Over the past several months we've been developing DangerOz, an app about dangerous Australian animals. How did we work out the Danger rating for each one?
In addition to providing facts, photos and a geo-location feature, we wanted DangerOz to include a system to help identify the real-world danger of some of Australia's infamous creatures.
A lot of dangerous animals are very rare and your average person would be particularly lucky (or unlucky) to run into one. More people die each year from bee stings than Funnel-web Spider bites, for example.
We thought a rating might help clear up some of the myths surrounding certain animals, especially if some of these myths are deterring people from enjoying their time in the great outdoors (or indoors).
Of course, we also wanted to highlight animals to be aware of in particular regions.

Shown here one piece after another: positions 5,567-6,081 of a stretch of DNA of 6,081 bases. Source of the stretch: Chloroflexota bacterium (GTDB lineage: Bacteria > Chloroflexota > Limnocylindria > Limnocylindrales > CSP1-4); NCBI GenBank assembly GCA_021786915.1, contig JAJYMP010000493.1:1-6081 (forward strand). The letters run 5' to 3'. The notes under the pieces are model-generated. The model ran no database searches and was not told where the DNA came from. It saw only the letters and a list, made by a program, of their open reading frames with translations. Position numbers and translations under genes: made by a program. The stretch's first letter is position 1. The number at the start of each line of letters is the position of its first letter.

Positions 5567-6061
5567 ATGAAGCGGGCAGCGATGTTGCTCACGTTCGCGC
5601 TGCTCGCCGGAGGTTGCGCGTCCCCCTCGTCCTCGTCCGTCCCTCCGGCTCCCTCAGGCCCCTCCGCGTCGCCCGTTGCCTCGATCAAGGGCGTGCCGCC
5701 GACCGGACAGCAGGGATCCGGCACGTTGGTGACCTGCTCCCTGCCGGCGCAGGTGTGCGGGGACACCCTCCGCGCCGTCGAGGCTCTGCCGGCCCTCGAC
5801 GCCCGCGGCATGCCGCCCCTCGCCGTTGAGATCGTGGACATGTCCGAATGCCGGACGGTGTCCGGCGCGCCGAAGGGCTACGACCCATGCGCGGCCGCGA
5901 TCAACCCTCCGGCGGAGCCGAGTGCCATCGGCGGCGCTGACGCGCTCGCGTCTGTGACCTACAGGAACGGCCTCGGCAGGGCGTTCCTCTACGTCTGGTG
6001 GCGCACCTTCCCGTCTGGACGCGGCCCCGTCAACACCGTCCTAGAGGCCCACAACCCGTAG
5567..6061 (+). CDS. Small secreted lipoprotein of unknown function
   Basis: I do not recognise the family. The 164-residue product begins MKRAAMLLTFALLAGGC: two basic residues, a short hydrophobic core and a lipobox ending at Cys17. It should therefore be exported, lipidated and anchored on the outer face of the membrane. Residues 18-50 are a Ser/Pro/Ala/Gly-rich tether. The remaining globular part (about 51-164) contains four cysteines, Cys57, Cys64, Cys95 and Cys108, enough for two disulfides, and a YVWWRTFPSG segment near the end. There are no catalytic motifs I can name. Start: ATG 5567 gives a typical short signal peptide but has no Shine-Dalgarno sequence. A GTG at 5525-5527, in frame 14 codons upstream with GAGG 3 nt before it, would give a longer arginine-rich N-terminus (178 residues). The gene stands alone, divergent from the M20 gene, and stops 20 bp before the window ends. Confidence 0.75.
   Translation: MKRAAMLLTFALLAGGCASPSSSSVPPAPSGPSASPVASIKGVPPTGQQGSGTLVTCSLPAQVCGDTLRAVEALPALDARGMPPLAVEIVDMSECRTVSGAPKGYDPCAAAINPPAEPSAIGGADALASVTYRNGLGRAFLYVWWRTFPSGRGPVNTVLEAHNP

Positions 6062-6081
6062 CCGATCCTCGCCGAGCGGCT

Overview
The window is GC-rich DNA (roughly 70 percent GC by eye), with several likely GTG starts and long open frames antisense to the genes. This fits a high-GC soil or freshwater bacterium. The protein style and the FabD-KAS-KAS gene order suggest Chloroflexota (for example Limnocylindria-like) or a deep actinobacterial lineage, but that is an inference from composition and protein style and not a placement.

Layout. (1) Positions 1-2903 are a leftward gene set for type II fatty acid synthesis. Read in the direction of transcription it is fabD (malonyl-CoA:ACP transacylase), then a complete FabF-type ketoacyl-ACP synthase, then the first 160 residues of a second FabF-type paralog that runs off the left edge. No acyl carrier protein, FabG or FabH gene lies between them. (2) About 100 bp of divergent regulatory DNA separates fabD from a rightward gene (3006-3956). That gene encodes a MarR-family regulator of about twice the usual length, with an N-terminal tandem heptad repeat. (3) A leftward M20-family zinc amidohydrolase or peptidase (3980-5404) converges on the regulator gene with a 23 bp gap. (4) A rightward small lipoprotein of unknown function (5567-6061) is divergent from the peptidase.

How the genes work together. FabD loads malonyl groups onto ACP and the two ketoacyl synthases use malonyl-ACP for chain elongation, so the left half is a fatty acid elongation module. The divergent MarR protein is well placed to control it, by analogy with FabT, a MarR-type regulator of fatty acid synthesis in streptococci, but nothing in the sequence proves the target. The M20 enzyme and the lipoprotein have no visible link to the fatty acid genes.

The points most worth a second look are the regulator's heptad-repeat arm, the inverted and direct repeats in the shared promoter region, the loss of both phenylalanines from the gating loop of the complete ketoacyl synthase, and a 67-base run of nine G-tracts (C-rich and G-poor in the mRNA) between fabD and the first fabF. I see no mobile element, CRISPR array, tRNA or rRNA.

After a number of discussions with our scientists and interpretive officers, the Project Team for DangerOz decided on the following criteria when developing the rating system:
- How likely are you to come across the animal?
- What is likely to occur if bitten or stung. Will you die? Will you be injured? Do you even need to call an ambulance?
- Is there an antidote, antivenom or effective treatment available?
- Have there been recorded deaths?
Using these criteria, each dangerous animal has between given a rating between 1 and 10.
Let's look at the Box Jellyfish as an example:
- It occupies the Australian coast from Western Australia through to Queensland.
- If a sting from one covers more than 10% of the body it's often fatal.
- There is an antidote, but it needs to be administered quickly.
We decided these factors combined give the Box Jellyfish a danger rating of 10.
Which of these do you think has the higher danger rating?
- The Bull Ant or the Great White Shark?
- The Redback Spider or the Honey Bee?